Hot answers tagged

7

First, as you have now seen, you cannot directly alter meta-data in the system views. However, you could change the setting for a particular database using ALTER DATABASE: ALTER DATABASE { database_name | CURRENT } COLLATE collation_name; Please note that the option to use the CURRENT keyword was introduced in SQL Server 2012. OR, if you only want to ...


2

Choosing character set usually based on the environment, each set has pros and cons. for example if your system has mixed character I strongly recommend utf8 but even utf8 has many types. for example: utf8_general_ci is faster than utf8_unicode_ci but less accurate for sorting. and if you want to use specific language Czech for example then you need to make ...


2

Depending on what RDBMS you are using: You can try altering the Latin1-encoded column to use an encoding of UTF-8, if the RDBMS supports such an operation. If you are using MySQL, you should look at this related Question on S.O.: Converting mysql tables from latin1 to utf8 You can try: Adding a new column with an encoding of UTF-8 UPDATE new_column = ...


2

CHAR(...) CHARACTER SET utf8 always takes 3 bytes per character -- CHAR(100) occupies 300 bytes (no length needed). VARCHAR occupies 1-2 bytes for a length, plus only as many bytes as needed. So VARCHAR(100) with hello will occupy 7 (2+5) bytes in any character set. Señor, in CHARACTER SET latin1, take 5 bytes (plus length). In utf8, it takes 6 bytes ...


2

You can't install UTF-8 as a character set because it's not a character set, it is an encoding. If you want to store Unicode text you use the nvarchar data type. If you want to store text encoded using UTF-8, you store it as binary data (varbinary).


2

According to the documentation: Oracle strongly recommends that you do NOT set the NLS_LENGTH_SEMANTICS parameter to CHAR in the instance or server parameter file. This may cause many existing installation scripts to unexpectedly create columns with character length semantics, resulting in runtime errors, including buffer overflows.


2

There's a useful page here that details any pros/cons/issues that you may encounter when setting the NLS_LENGTH_SEMANTICS parameter. To answer your question, make sure you set NLS_LENGTH_SEMANTICS=BYTE when running any Oracle "internal" scripts. IE: patches, upgrades, anything in $ORACLE_HOME/dbms/admin.


2

Case or accent sensitivity behavior is defined by the collation you are using. The full list of comparable characters in a given collation can be found in collationcharts where you find the MySQL list of collations If you find your collation in that list you will see a chart of comparable characters.


2

Here is a summary of the utf8 collations: http://mysql.rjweb.org/utf8_collations.html It shows that 'n' and 'ñ' are considered equal for all but utf8_bin, utf8_spanish2_ci, and utf8_spanish_ci In the Spanish cases, Ñ and ñ are treated like a separate letter and sort after nz and before o. (Latvian and Polish have a couple of flavors of n that work like ...


1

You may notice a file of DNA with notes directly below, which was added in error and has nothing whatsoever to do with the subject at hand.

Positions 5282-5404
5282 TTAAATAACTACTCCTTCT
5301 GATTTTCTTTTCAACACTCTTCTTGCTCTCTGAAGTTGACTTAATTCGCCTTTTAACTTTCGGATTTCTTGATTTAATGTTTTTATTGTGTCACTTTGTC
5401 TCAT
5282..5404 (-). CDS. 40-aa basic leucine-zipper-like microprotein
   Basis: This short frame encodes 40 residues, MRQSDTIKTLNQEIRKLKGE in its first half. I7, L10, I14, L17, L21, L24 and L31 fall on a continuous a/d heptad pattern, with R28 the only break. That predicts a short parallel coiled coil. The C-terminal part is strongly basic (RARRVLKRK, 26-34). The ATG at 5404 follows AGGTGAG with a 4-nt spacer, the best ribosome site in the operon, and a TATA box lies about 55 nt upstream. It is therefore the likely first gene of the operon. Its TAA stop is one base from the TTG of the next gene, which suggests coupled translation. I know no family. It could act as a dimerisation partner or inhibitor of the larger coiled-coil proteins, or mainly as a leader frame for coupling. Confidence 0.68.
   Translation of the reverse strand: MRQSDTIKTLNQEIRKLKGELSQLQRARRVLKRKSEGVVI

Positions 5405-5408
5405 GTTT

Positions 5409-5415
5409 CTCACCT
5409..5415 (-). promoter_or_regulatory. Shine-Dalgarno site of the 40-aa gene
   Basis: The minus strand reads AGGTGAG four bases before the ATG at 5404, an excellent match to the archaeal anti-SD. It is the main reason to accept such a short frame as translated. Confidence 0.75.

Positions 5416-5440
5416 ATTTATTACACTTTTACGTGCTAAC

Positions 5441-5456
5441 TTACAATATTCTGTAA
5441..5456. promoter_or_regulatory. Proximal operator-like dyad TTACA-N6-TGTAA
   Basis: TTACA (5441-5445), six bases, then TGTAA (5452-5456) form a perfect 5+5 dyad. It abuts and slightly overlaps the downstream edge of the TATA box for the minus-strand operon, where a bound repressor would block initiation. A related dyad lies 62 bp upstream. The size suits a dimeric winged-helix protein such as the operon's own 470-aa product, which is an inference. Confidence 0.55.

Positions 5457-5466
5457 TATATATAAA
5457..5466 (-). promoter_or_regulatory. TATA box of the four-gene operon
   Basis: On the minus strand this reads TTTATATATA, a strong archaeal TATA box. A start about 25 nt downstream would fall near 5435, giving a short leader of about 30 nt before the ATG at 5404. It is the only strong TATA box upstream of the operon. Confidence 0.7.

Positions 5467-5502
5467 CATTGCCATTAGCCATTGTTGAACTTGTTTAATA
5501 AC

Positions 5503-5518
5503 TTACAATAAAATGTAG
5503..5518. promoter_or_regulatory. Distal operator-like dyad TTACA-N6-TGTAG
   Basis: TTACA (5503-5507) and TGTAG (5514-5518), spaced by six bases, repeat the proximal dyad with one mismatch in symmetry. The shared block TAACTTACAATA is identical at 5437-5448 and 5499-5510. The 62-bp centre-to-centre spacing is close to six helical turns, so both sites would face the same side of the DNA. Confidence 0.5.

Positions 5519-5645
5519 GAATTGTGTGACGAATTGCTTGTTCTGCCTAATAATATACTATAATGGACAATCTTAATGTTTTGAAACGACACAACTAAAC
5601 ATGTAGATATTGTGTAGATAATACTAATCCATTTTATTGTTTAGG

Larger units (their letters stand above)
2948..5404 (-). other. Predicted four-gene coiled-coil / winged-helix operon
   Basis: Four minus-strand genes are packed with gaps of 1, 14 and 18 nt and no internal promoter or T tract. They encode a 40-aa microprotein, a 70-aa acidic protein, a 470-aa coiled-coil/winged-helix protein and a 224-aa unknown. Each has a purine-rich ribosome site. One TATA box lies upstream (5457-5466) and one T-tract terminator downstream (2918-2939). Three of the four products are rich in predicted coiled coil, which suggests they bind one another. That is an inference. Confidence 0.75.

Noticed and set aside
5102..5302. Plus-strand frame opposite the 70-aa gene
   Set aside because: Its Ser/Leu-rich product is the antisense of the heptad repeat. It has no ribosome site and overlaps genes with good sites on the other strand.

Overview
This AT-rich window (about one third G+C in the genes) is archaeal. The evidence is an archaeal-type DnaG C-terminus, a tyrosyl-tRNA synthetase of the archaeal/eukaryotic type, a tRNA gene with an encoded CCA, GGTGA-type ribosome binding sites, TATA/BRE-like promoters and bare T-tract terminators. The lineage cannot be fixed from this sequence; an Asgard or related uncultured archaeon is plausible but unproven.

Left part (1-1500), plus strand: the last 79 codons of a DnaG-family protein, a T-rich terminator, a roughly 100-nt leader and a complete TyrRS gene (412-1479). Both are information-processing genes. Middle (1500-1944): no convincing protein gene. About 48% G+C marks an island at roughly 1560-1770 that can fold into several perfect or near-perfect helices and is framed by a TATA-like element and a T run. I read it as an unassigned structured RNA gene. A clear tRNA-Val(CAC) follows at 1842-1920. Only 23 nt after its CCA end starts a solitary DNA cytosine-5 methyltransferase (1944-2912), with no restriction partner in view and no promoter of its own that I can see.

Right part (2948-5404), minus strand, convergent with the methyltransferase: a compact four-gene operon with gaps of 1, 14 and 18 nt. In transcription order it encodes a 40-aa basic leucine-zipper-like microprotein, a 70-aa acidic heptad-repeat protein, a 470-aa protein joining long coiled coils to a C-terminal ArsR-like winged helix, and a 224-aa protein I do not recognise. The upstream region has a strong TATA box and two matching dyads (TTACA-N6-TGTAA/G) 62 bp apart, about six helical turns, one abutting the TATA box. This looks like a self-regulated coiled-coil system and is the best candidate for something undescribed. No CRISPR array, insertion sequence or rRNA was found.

The NLS_LANG parameter is used by the Oracle network layer to do character translation between the client and the database. This way the client can display all the characters in the database in a 'correct' way. Your NLS_LANG should match the character-set of your database when you do an export. If you export a UTF-8 database in US7ASCII then you risk to ...


1

First of all, character set UTF-8 does not exist on Oracle, use AL32UTF8 or UTF8 (without the hyphen). Usually you should get an error when your client character set is UTF-8: $ setenv NLS_LANG AMERICAN_AMERICA.UTF-8 $ sqlplus ... ERROR: ORA-12705: Cannot access NLS data files or invalid environment specified Character set UTF8 is identical to AL32UTF8 ...


1

HSQLDB stores text data as Unicode. You can verify that by opening the .script file for the database and looking at the data. For example, for a table with a row containing "Montréal" the .script file contains CREATE MEMORY TABLE PUBLIC.TABLE1(ID INTEGER PRIMARY KEY,TEXTCOL VARCHAR(50)) ... INSERT INTO TABLE1 VALUES(1,'Montr\u00e9al') where \u0039 is the ...


1

Interesting question. It looks like in second scenario you firstly convert default charset for table: To change only the default character set for a table, use this statement: ALTER TABLE tbl_name DEFAULT CHARACTER SET charset_name; So then you try to MODIFY charset of your xml column. But database may think that this column is already in the ...


1

This is a rather general question so my answer will be also quite general... Consolidate everything to UTF-8! If possible reload at least the latin1 entries: This time converting latin1 to UTF-8 which should always be possible. Depending on the database product the conversion can be performed by the import tool. Starting with flat files and a custom ...


1

You can edit the dump file and change the included NLS_LENGTH_SEMANTICS from BYTE to CHAR. Near the beginning of the file you find a line ending like this : ^@02:00:^@^@^D^@BYTE^F^@UNUSED^A^@2^K^INTERPRETED^K^@DISABLE:ALL^@^@ Change BYTE to CHAR using your favorite text editor and save the file. When you will imp that new dump file, all columns will be ...



Only top voted, non community-wiki answers of a minimum length are eligible